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Guest blog 9th January 2009: Who is looking after the NHS brand?

It’s great that primary care trusts have been busy rebranding. My local PCT has now become NHS Suffolk, which is slightly more likely to mean something to people.

Let’s face it, the concept of a primary care trust didn’t. Few outside the NHS can explain the difference between primary and secondary care. If you don’t believe me, the next time you are on a bus or train, ask the person nearest you whether a brain surgeon works in primary or secondary care.

World-class commissioning, or emplying the bins?
If you’re not into talking to strangers, the next best thing is to download a copy of Who’s Accountable for Health? (http://www.lga.gov.uk/lga/aio/721828). This is a report published last October by the Local Government Association.

An opinion poll carried out for the report’s authors found that 71 per cent could not name their local PCT, and when asked what PCTs did, the fourth most popular answer amongst those who said they knew was ‘empty the bins’.

So with a fairly low level of general awareness, it’s not surprising that the development of an internal market in the provision of health services (in England at least) has gone over most people’s heads.

So what do patients think when they access services that are provided by a plethora of competing organisations - all in the name of the NHS? The provider could be a foundation trust; a private company providing out-of-hours services; or a GP practice.

All will have valid reasons for wanting to communicate with their customer. They may want to drum up business for a new service; highlight changes to existing services; or simply apologise for getting something wrong.

Who owns Brand NHS?
But what about the NHS brand? You might argue that it’s not really in any danger. It may be that many people - perhaps most - cannot make the distinction between providers of health services: the only thing that really matters is that patients are treated fairly, quickly and are satisfied with the outcome.

So what happens when foundation trust A starts telling not just local people about its wonderful performance, but getting the message out to  those who live in areas typically served by foundation trust B (which may not have performed so well)? The NHS brand is going to take a bash.

As the chief executive of a fledgling foundation trust, the Royal Marsden’s Cally Palmer must have had this in mind when she raised the question of what she could say to promote the Marsden in an NHS of patient choice with then-NHS chief executive Sir Nigel Crisp. Palmer described this scenario at an HSJ marketing conference in 2006.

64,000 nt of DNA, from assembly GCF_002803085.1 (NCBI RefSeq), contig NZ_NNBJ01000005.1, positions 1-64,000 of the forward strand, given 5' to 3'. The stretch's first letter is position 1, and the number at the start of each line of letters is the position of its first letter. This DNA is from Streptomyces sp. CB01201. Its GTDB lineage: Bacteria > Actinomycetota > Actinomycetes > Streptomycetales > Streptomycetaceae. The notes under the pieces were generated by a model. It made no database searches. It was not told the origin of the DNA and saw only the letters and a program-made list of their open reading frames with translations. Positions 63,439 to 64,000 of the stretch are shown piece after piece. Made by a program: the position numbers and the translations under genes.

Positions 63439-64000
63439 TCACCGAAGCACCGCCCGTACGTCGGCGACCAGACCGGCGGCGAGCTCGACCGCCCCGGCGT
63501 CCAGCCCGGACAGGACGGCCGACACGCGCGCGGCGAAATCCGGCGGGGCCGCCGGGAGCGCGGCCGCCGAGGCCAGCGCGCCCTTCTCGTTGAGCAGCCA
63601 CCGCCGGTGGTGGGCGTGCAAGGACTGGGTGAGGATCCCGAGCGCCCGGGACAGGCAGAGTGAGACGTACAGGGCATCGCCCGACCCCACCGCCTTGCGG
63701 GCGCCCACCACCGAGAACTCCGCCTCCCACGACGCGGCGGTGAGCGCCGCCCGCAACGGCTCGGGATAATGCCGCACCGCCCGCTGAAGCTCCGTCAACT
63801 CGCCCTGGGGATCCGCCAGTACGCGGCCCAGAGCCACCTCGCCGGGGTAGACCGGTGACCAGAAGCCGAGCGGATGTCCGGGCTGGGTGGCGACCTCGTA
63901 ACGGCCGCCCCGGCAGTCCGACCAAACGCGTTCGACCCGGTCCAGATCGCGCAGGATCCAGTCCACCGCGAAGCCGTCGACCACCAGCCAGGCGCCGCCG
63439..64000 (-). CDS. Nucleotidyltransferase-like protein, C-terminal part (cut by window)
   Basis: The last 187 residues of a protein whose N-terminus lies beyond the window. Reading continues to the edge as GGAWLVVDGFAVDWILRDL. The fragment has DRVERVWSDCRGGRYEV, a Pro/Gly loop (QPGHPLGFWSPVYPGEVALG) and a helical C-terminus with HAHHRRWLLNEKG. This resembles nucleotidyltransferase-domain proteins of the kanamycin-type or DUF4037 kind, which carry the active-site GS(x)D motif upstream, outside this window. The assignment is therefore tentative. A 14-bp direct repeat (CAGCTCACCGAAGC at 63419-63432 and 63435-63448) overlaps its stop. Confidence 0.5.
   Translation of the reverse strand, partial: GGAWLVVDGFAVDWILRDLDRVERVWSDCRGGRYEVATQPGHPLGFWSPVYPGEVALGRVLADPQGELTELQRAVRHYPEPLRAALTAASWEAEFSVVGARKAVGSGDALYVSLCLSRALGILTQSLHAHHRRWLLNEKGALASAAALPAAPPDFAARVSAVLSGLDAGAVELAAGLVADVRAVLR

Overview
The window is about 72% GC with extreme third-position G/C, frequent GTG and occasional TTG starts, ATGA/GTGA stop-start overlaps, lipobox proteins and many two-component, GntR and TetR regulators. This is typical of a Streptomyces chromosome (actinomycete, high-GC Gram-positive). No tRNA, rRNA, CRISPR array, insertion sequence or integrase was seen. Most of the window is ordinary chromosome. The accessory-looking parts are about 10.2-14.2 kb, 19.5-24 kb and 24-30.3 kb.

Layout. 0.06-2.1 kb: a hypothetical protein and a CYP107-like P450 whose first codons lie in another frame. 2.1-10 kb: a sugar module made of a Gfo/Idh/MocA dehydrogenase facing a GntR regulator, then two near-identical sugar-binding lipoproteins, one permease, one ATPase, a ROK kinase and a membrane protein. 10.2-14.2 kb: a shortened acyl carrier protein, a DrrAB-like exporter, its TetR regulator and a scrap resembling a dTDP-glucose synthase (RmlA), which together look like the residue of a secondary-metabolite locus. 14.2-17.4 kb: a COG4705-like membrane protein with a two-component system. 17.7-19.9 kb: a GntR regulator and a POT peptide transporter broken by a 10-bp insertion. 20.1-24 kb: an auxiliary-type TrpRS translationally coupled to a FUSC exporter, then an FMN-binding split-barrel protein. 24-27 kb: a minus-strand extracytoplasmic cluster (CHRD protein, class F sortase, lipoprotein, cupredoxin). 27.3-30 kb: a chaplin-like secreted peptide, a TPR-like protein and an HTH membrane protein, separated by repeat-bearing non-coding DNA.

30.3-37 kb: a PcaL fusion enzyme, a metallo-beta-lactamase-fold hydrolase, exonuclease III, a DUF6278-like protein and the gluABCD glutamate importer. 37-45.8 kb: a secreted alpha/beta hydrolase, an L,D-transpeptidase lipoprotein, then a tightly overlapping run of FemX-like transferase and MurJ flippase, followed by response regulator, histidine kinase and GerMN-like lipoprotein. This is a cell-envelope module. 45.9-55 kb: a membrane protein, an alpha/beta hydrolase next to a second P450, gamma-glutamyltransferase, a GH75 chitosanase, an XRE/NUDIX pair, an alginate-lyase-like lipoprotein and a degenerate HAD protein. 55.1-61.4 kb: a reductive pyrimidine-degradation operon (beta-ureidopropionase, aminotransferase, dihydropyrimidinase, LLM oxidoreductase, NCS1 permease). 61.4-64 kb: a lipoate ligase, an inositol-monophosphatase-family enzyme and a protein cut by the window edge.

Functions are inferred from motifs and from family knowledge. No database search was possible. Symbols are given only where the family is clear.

Crisp reportedly told her that she could say anything she could prove, so long as it didn’t denigrate another NHS trust.

This strongly implied that the NHS brand was in the care of the Department of Health. It took the Department several years of deliberation to come up with a set of guidelines, but in March 2008, a promotion code was published.

The code takes care of back-of-the-bus advertising and misleading leaflets. However, determined providers will always find ways of promoting their services and denigrating their competitors.

Take PR, which is an important part of the marketing mix. Who is going to stop the communications director at a hospital briefing local journalists against a competitor, or GP practices? In fact it’s already –sometimes - happening. When such stories eventually appear in local newspapers, what do customers make of a health service that is supposedly united under one brand?

The wake-up bomb
A code might prevent overt posturing, but it only goes so far. With the direction of travel of NHS reform taking us inevitably into a freer market, the temptation to sidestep traditional advertising and use other means of promotion will grow.

So the Department needs to wake up and get to grips with protecting a brand that is being eaten away. It can be done, and now is the time to do it.

Julian Tyndale-Biscoe is a former journalist and editor, and is managing director and founder of InHealth Communications (www.inhealthcomms.com).